“We’ve got something for everyone” – Why astrology and homeopathy win votes

I don’t know whether to get angry, despair, or both when I hear David Tredinnick MPs pronouncements on astrology and homeopathy and why NHS spending on them might be an effective use of our taxes.

From a politician’s perspective, there does appear to be some mileage in championing these pseudosciences. A substantial minority of the UK population believe in astrology and/or horoscopes (22%, according to a 2009 Gallup survey – up from 7% in 1951), and (almost – see comments!) a majority of us believe that homeopathy is ‘just as’ or ‘more than’ effective as conventional treatments.

Fortunately, the scientific truth of a hypothesis isn’t a popularity contest, as the resolution of the controversy surrounding the method of cholera transmission in Victorian London demonstrates. The popular belief of the disease being spread by invisible cholera clouds was eventually proved to be wrong, consequently saving countless lives.

Turning back to astrology, there was considerable effort expended between 1980 and 2000, reported in the peer-reviewed astrological research journals of the time, on attempts to test a whole range of claims empirically. This summary of 91 abstracts demonstrates that the “results were invariably incommensurate with astrological claims“.

But even before these efforts, the psychologist Bertram Forer had uncovered an interesting phenomenon, often referred to as the Barnum effect, during one of his experiments in the late 1940s(*). It involved administering a personality test to his students and subsequently ignoring the results. Instead, each student received privately the same thirteen items of feedback:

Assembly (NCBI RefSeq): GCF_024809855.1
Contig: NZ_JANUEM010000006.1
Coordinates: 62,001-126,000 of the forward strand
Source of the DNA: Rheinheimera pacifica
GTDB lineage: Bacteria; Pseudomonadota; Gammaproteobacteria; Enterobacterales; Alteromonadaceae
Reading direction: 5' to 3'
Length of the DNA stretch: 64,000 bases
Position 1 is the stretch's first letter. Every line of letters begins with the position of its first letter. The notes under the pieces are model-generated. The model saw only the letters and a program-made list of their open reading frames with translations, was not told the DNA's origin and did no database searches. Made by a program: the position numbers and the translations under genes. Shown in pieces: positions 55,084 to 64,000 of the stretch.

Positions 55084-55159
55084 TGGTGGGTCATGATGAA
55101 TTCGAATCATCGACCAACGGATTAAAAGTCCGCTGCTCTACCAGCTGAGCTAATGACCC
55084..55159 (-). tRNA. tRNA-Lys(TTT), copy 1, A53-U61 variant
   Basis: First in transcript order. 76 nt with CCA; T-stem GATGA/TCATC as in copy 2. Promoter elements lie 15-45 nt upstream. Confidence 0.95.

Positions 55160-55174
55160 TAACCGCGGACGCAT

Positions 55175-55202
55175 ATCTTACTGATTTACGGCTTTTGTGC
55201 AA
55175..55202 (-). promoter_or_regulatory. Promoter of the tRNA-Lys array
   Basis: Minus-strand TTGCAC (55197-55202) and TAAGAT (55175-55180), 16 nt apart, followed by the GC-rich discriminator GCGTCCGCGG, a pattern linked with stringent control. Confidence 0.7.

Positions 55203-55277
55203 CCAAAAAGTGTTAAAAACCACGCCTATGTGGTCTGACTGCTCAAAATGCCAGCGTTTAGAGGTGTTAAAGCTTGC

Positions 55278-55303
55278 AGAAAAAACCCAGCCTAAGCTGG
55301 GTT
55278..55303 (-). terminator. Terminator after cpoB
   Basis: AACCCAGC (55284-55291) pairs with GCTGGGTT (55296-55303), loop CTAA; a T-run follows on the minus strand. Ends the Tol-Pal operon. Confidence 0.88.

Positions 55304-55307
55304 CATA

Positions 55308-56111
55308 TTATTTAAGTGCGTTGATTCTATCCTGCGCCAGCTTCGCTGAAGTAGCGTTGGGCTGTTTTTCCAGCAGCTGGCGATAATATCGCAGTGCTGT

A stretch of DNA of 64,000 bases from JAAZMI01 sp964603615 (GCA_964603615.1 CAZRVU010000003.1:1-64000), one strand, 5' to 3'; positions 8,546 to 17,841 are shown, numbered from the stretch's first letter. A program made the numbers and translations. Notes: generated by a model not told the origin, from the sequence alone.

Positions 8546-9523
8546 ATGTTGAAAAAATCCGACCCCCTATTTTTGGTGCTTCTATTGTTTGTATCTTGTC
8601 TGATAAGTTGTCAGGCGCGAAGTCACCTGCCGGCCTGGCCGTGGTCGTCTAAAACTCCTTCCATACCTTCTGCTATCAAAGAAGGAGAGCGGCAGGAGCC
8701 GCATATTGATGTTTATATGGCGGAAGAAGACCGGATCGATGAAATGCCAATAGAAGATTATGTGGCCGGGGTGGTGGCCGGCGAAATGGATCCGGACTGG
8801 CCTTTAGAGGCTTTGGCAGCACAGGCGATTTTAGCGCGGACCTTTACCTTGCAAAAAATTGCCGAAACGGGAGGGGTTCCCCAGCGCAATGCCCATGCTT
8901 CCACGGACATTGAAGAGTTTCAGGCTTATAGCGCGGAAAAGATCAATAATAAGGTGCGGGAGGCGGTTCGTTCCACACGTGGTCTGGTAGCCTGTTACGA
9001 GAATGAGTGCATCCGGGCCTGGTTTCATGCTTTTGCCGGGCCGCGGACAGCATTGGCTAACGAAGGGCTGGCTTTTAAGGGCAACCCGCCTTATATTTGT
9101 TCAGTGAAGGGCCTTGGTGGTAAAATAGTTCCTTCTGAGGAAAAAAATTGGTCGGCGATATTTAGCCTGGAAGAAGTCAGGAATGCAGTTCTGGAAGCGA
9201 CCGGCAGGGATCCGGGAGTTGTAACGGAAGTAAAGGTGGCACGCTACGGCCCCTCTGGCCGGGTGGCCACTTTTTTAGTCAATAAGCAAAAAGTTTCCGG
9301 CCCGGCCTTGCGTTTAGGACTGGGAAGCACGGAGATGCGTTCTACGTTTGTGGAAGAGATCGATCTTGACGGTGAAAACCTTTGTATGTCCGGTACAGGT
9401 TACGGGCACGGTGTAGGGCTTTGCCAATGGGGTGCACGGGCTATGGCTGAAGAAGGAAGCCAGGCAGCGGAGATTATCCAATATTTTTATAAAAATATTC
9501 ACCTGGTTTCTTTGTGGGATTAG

1. You have a great need for other people to like and admire you.

2. You have a tendency to be critical of yourself.

3. You have a great deal of unused capacity that you have not turned to your advantage.

4. While you have some personality weaknesses, you are generally able to compensate for them.

5. Your sexual adjustment has presented problems for you.

6. Disciplined and self-controlled outside, you tend to be worrisome and insecure inside.

7. At times you have serious doubts as to whether you have made the right decision or done the right thing.

8. You prefer a certain amount of change and variety and become dissatisfied when hemmed in by restrictions and limitations.

9. You pride yourself as an independent thinker and do not accept others’ statements without satisfactory proof.

10. You have found it unwise to be too frank in revealing yourself to others.

11. At times you are extroverted, affable, sociable, while at other times you are introverted, wary, reserved.

12. Some of your aspirations tend to be pretty unrealistic.

13. Security is one of your major goals in life.

 

Each student was then asked to rate on a scale of 0 (poor) to 5 (perfect) how effective the test was at revealing personality in general (mean score = 4.8) and their own personality in particular (mean score = 4.5). All from a set of faked results!

In the words of Forer:

 

After the papers had been returned to the writer students were asked to raise their hands if they felt the test had done a good job. Virtually all hands went up and the students noticed this. Then the first sketch item was read and students were asked to indicate by hand whether they had found anything similar on their sketches. As all hands rose, the class burst into laughter … Similarities between the demonstration and the activities of charlatans were pointed out.

 

Luckily for politicians, politics is a popularity contest. Given that the direction of travel in the UK population as a whole is one of increasing belief in the pseudosciences, a political stance that embraces them may actually help, rather than hinder electoral success.

For as this 2014 piece of psychological research notes, people who are given information that clearly demonstrates their belief is in error tend to rationalise it away as “just another opinion”.

And this, dear reader, really does make me angry and despair.
 

Featured on Liberal Democrat Voice

 

(*) Forer, B. (1949). The fallacy of personal validation – a classroom demonstration of gullibility. Journal of abnormal and social psychology, 44(1), 118–123.

 

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Reader Comments